0
$\begingroup$

Good afternoon,

I have some problem finding the eigenvectors for matrix $ \begin{pmatrix} 0 & 1 \\ 1 & 1 \end{pmatrix} $

I found eigen values $\mu=\frac{\sqrt{5}+1}{2}$ and $\lambda=\frac{-\sqrt{5}+1}{2}$. But when I try to find eigenvectors I am blocked with the system : \begin{align*} &\begin{cases} y = \mu x\\ x + y = \mu y \end{cases} \\ \iff &\begin{cases} y = \mu x\\ x +(1-\mu) \mu x = 0 \end{cases}\\ \iff &\begin{cases} y = \mu x\\ x(-\mu^2 + \mu +1)=0 \end{cases} \end{align*}

But $(-\mu^2 + \mu +1)=0$ so I don't know how to continue. I wonder if x could be any value (1 for example) then I deduce y, but it doesn't work. Did I make a mistake? Thanks you for your help .

$\endgroup$
1
  • $\begingroup$ You say it doesn't work. Could you be note detailed as to how you can tell it didn't work? $\endgroup$
    – Arthur
    Dec 4, 2021 at 21:57

2 Answers 2

0
$\begingroup$

You made no mistake, and the part that you said "It doesn't work" has to do with finding $x$. You would have expected that an $x$ could be solved for from the second equation: $x\cdot 0 = 0$. This equation has infinitely many solutions $x$. And the eigenvector corresponding to this eigenvalue is of the form $(c,\mu c), c\neq 0$.

$\endgroup$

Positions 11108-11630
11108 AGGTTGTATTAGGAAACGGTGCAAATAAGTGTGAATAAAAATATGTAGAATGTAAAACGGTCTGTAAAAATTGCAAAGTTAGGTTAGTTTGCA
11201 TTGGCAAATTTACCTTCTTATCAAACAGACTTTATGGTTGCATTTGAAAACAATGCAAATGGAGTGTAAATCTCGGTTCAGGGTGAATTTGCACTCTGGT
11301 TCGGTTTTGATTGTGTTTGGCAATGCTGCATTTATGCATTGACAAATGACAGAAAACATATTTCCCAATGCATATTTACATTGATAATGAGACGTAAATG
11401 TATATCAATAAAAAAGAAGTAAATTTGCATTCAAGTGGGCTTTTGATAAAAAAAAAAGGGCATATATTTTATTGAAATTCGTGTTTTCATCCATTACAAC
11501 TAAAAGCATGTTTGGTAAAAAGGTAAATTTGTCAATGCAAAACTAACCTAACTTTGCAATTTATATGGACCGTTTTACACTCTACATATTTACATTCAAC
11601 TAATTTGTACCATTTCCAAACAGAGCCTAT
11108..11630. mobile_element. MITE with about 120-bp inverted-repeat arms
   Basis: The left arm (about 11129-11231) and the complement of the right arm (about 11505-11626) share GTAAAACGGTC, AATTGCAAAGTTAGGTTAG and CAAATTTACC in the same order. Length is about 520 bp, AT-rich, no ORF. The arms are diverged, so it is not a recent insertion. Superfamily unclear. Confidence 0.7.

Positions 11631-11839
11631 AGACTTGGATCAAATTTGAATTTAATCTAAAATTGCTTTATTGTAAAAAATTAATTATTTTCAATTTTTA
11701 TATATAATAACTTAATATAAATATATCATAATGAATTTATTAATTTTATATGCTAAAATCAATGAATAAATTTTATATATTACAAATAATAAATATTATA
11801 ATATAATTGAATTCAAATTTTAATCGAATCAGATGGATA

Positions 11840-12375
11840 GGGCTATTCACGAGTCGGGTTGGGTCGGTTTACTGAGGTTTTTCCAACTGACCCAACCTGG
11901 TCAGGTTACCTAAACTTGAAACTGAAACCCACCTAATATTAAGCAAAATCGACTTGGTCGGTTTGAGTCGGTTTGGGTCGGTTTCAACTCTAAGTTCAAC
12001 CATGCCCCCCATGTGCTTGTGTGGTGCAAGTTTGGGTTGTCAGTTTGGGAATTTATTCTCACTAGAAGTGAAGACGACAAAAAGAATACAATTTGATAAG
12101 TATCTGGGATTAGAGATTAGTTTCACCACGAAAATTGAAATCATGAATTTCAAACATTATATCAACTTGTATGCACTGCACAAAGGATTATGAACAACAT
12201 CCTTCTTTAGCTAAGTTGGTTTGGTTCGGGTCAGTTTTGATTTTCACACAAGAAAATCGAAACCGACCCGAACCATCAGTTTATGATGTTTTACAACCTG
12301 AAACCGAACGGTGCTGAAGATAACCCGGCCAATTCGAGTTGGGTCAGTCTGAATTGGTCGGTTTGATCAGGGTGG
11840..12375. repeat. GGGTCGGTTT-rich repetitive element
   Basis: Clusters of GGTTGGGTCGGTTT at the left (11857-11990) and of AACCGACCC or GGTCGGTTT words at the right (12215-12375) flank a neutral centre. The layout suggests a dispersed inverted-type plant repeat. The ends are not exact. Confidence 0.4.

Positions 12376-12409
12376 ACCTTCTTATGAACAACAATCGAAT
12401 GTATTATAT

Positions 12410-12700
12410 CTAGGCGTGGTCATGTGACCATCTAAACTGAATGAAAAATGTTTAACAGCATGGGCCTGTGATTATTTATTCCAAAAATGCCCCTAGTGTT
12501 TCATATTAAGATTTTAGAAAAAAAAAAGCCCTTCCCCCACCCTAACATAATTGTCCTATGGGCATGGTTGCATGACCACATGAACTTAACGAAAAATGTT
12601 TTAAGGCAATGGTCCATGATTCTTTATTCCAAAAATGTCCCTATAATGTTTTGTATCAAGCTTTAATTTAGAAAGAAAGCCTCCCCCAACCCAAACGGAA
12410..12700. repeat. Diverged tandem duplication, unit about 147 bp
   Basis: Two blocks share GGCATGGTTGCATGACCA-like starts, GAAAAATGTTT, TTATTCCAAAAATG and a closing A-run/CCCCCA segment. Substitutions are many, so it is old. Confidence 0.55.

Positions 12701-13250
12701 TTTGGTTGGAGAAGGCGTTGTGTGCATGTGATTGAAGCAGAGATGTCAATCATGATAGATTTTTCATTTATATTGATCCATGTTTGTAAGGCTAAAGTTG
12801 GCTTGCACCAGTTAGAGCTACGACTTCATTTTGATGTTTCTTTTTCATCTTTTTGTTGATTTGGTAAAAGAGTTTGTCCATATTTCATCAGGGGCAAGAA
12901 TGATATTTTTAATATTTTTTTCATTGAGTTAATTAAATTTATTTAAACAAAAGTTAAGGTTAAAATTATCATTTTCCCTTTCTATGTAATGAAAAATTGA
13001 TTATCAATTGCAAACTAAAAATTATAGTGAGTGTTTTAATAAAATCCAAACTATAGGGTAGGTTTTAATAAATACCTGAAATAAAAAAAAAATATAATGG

0
$\begingroup$

Since $-\mu^2+\mu+1=0$, the second equation is just $0=0$. All that remains is the equation $y=\mu x$. So, an eigenvector corresponding to the eigenvalue $\mu$ is $(1,\mu)$. (I took $x=1$, as you suggested. Any number different from $0$ will do.)

You can check that it works by computing$$\begin{bmatrix}0&1\\1&1\end{bmatrix}.(1,\mu)-\mu(1,\mu).$$It is equal to $(0,1+\mu-\mu^2)=(0,0)$. So, the method works.

$\endgroup$
4
  • $\begingroup$ @Arthur I have added more details. But it seemed to me that the OP got confused by the fact that the second equation became $0=0$. $\endgroup$ Dec 4, 2021 at 22:03
  • $\begingroup$ Then addressing the inherent homogeneity of eigenvector equations in general could also be a good idea. $\endgroup$
    – Arthur
    Dec 4, 2021 at 22:05
  • $\begingroup$ Actually I was confused with 0x=0 and that $1+\mu=\mu^2$ but everything was finally right.Thanks you very much $\endgroup$ Dec 5, 2021 at 8:55
  • $\begingroup$ If my answer was useful, perhaps that you could mark it as the accepted one. $\endgroup$ Dec 5, 2021 at 9:17

You must log in to answer this question.

Not the answer you're looking for? Browse other questions tagged .